The rotation begins as the waiting game continues The rotation begins as the waiting game continues\images\insights\article\boat-diriving-in-circle-ariel-small.jpg September 29 2020 September 11 2020

The rotation begins as the waiting game continues

Why we think the rotation out of tech could have legs over the next 6 months.

Published September 11 2020

Just a short 10 days ago, having reached our longstanding 3,500 target on the S&P 500, we published a piece setting a new, higher 3-year mark of 5,000 on the S&P, while at the same time warning a September consolidation was likely, driven by a rotation out of growth/technology stocks. Timing is everything. The next day, the tech-heavy Nasdaq began a weeklong decline (so far) of over 10%. Before I take up day trading for a living, let me state for the record that I had no idea whatsoever that the correction I alluded to loomed less than 24 hours away. But 40 years of doing this has left me with sufficient scar tissue to know that nothing grows to the sky, however strong the fundamentals. And short-term risks rise all the more when short-term momentum trading becomes the rage and do-it-yourself investors begin imagining they can get rich quick on the latest internet trading platform.

In my next few pieces, I want to focus a little more heavily on some of the shorter-term issues we see driving the markets, both in terms of risks to, and reinforcement of, our longer-term optimistic outlook. Today’s piece will focus on the first of these, which is the transition underway in the U.S. and global economy from recovery to expansion.

A brief history of how we got here

The recession we entered this February and likely exited this June was one of the shortest and deepest on record. It lasted just four months and in that time, GDP declined 10.2% (roughly 20% annualized) and the unemployment rate exploded from 3.5% to a high of 14.7%. Since then, a sharp recovery has been underway, with GDP expected to expand at an annualized 23.2% in Q3 and probably another 8.9% annualized in Q4 (Federated-Hermes’ updated forecast). But this has been one of the most unusual recessions and recoveries in the history of the country and indeed the world, not just for its speed and depth. Never before has the entire U.S. economy been locked down; never has the federal government spent $2.79 trillion on a giant bridge loan to keep that economy afloat; never has the Fed ballooned its balance sheet anywhere in the remote vicinity of its present $7 trillion. And never has the U.S. private economy transformed itself in such a short period of time to what it became under the Covid-lockdown, a “virtual” world in which an enormous swath of remaining economic activity was conducted virtually. 

A new framework for investing

At Federated-Hermes, one reason for our success this year in the markets has been our recognition early on that the combination of forces outlined above made virtually all of our existing templates for thinking about the economy moot. As readers of this space know, we developed a fresh framework for thinking about the world that has helped us and our clients navigate these perilous waters. Covid progression became the key driver; fear of Covid the key risk. Federal “bailouts” became “bridge loans.” “Unemployment” became partly “temporary furloughs.” And “creative destruction” became “accelerated creative destruction,” with a violent search for winners, losers and survivors far more important for investing than the outlook for broad market averages. You get it.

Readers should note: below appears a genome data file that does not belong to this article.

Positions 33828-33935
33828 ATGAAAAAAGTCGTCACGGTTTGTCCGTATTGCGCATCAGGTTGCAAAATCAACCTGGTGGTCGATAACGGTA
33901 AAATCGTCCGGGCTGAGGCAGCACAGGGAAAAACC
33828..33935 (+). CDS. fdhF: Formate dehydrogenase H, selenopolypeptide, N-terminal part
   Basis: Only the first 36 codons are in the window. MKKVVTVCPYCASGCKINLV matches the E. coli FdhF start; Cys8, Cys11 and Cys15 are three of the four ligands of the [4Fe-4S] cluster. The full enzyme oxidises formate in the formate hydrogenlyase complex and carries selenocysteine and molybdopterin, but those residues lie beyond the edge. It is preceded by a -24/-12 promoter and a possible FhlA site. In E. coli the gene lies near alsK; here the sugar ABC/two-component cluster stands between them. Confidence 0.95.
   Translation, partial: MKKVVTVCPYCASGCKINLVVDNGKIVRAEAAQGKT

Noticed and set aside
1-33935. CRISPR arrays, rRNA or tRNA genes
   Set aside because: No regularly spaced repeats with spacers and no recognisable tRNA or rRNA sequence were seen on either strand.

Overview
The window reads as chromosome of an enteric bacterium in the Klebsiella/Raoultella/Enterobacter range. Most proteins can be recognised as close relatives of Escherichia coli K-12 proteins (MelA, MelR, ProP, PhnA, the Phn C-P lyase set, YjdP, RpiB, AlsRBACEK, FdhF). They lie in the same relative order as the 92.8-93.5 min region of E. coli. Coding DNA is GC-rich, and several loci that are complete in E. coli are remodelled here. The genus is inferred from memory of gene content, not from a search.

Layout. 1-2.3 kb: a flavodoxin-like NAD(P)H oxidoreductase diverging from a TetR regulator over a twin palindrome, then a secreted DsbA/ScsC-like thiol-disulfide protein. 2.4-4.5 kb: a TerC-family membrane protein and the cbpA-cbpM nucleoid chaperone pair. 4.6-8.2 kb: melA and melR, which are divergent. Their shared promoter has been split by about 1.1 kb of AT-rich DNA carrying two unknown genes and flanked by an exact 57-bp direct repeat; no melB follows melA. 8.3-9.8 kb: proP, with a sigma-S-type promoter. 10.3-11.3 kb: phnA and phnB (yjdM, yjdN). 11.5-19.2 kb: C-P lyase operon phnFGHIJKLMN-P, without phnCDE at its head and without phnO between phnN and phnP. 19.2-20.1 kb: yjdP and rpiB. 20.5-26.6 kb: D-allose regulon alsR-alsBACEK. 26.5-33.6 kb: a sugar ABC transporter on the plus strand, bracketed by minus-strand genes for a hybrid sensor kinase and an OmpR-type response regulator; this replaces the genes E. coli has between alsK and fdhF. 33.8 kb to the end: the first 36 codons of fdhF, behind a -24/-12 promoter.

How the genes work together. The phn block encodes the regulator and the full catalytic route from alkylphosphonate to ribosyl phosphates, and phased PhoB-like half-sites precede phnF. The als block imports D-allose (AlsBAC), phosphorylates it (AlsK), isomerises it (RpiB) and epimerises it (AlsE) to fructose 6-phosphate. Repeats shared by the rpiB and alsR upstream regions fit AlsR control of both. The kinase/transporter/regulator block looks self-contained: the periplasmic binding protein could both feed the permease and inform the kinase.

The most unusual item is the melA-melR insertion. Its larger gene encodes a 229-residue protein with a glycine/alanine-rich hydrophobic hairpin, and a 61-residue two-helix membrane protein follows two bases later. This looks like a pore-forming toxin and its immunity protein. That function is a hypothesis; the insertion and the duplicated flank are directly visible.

What has the growth-value rotation have to do with it?

Sometime in the first half of 2021, the U.S. economy likely will re-achieve its previous level of GDP output, ending what economists officially call “recovery” and entering a more ordinary third phase, “expansion.” While the speed and length of that expansion could well depend to an extent on which political party controls the executive and legislative branches of the federal government post-November (or post-December—more on this in an upcoming piece), our entrance into this expansion phase now seems to be more a question of which month in 2021, rather than which year. For stock market investors, the increasing visibility around this transition is occurring at just the point where the winners in phases one and two—the technology/new economy-driven “growth stocks”—are completing a cycle of outperformance of their older economy “value” peers that is beyond historic in nature; 40% year-to-date through August, according to the Russell Growth and Value indexes! Much of this outperformance is deserved; these are companies that were winning the game prior to Covid, and because their business models were most adaptable to a Covid world, saw their lead within the economy expand exponentially in the crisis and early recovery. As we’ve noted repeatedly, their fundamentals already were quite strong entering 2020 and on our numbers, getting markedly better, not worse. Their valuations as we measure them expanded accordingly, from cheap in 2019 to fair by June of this year. But as the momentum traders piled on, those valuations have now drifted into expensive territory even as leading old economy companies see their valuations plumbing new depths.